Let us be clear: In the history of our republic, no president has ever obstructed Congress like this before.

During the Watergate investigation, as my colleagues well know, President Nixon's chief of staff testified before Congress. President Trump's chief of staff refused. President Nixon's counsel testified. President Trump's refused. White House aides close to President Nixon testified. President Trump refused to allow any aide who may have knowledge relevant to this investigation to testify.


Simply put, his administration has engaged in a wholesale obstruction of Congress, and that is exactly why we're considering not just one, but two Articles of Impeachment before the House today.

Every member of this body has a responsibility to uphold our Constitution, to defend our republic and, when necessary, to hold the executive branch accountable. And we are exercising that responsibility today.

So, with that, and therefore, I will vote yes on both articles, because it what the Constitution requires...

SPEAKER: Gentleman's time has expired.

NEGUSE: ... and what my conscience demands.

And with that, I yield back.

SPEAKER: The gentleman yields back.

The gentleman from Georgia.

COLLINS: Thank you, Mr. Speaker.

Wow, I'd never thought that a Department of Justice investigation was used as a money revenue plot, but I guess one thing is true: It was a loser for the minority in a net profit situation.

For that, I yield to Mr. Newhouse a minute and a half.

SPEAKER: The gentleman is recognized.

NEWHOUSE: Mr. Speaker, the people's House should be better than this. We should be better than this.

During a member's remarks in the Judiciary Committee -- Committee's impeachment proceedings, he stated, and I quote, "To my Republican colleagues, how do you want to be remembered during this watershed moment in our nation's history?"

Well, Mr. Speaker, it won't be watching sports on a laptop during official Judiciary Committee proceedings to impeach a sitting president. It won't be using expletives to refer to our president, calling for his impeachment just hours after being sworn into Congress. It won't being using the chairmanship of the once-respected Intelligence Committee to distort the president's words in order to mislead the American people. And it certainly won't be using the most serious and solemn powers of Congress to overturn a legitimate national election for political expediency.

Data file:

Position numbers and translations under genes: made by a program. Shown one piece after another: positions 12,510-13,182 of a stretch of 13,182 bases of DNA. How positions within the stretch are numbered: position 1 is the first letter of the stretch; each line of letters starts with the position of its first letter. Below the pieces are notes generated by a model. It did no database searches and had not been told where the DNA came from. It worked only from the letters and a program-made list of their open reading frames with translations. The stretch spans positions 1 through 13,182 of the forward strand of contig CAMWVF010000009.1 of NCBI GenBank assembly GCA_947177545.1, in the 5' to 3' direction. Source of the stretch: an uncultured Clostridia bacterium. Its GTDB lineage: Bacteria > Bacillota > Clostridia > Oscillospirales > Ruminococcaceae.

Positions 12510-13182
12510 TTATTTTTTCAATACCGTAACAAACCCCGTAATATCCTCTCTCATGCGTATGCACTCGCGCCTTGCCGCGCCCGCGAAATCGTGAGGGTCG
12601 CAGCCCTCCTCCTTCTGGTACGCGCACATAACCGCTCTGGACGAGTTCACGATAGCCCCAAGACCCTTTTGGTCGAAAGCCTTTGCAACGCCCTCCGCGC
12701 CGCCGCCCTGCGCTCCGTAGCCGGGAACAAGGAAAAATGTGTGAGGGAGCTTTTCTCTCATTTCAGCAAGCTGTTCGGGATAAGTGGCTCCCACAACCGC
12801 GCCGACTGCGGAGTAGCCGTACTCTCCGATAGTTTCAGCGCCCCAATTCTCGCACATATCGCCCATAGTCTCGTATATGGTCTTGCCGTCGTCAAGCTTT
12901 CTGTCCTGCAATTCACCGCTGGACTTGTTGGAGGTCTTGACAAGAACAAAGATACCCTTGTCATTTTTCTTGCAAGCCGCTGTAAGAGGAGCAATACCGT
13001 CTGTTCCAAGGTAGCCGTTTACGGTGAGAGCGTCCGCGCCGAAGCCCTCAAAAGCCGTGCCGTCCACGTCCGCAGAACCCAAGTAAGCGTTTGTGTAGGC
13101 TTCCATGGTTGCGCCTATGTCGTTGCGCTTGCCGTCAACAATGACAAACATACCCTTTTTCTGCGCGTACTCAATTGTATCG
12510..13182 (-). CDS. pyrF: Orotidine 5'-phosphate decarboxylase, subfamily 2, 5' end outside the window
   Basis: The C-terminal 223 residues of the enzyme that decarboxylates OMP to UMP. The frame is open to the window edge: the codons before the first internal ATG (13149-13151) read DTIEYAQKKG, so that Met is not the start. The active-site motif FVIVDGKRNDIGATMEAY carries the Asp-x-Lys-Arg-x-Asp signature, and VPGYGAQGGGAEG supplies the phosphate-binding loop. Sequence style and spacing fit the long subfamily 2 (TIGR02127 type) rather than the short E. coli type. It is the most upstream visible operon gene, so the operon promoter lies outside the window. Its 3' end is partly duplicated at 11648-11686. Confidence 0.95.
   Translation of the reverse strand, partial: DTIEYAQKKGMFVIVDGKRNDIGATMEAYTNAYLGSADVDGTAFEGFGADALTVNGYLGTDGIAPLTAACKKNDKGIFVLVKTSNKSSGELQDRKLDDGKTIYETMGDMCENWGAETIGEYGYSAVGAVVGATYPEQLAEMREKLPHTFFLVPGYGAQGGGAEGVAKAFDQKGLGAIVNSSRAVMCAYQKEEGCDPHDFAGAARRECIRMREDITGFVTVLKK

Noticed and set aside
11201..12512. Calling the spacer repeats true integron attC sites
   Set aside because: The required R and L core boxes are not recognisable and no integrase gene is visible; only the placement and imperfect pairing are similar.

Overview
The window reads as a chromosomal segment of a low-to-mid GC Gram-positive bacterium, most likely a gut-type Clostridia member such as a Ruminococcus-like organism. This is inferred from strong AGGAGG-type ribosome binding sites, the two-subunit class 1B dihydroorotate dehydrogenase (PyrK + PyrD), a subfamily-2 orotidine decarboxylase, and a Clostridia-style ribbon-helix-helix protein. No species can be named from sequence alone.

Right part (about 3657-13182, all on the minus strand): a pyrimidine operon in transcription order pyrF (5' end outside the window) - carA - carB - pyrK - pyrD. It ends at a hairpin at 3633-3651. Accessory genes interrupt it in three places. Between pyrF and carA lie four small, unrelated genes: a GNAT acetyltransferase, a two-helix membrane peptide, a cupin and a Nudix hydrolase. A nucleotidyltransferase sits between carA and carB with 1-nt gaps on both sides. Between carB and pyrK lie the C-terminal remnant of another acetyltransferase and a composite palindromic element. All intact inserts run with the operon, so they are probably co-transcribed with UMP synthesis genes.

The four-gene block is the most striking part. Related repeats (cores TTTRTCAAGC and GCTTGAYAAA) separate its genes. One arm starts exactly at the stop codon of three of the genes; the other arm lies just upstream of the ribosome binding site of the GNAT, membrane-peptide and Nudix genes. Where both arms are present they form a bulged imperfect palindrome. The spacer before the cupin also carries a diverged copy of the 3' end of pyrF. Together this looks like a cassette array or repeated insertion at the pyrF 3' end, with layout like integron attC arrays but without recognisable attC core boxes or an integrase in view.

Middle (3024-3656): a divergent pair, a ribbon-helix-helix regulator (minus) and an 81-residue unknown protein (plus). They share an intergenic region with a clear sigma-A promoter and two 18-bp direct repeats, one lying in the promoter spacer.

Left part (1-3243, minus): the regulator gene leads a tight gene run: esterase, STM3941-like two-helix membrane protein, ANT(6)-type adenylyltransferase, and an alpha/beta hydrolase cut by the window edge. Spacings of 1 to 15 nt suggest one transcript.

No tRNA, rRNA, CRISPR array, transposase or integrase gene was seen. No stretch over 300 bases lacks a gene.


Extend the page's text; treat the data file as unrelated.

No, Mr. Speaker, my fellow Republican colleagues and I won't be remembered in history for doing any of those things, because we know this is far too grave a matter for subversions such as these of our democratic republic. We should all be better than this.

I yield back.

SPEAKER: Gentleman yields back.

COLLINS: Reserve.

SPEAKER: Gentleman reserves.

Mr. Nadler?

NADLER: Mr. Speaker, may I inquire how much time remains on both sides?

SPEAKER: Mr. Nadler, you are advised, sir, that you have 156 and 3/4 minutes remaining. The gentleman from Georgia is -- has 157 minutes remaining. Divide that by 60.


NADLER: Thank you, Mr. Speaker.

I now yield two minutes to the distinguished gentlelady from Texas, Ms. Escobar.

SPEAKER: The gentlelady is recognized.

ESCOBAR: Our country faces a great tragedy and moment of truth. We have witnessed the president of the United States abuse his public office for personal political gain and invite foreign governments to interfere in our elections, putting the integrity of a government of, for and by the people at great risk. The evidence is overwhelming and clearly shows that President Trump will continue to abuse his office and obstruct Congress if left unchecked.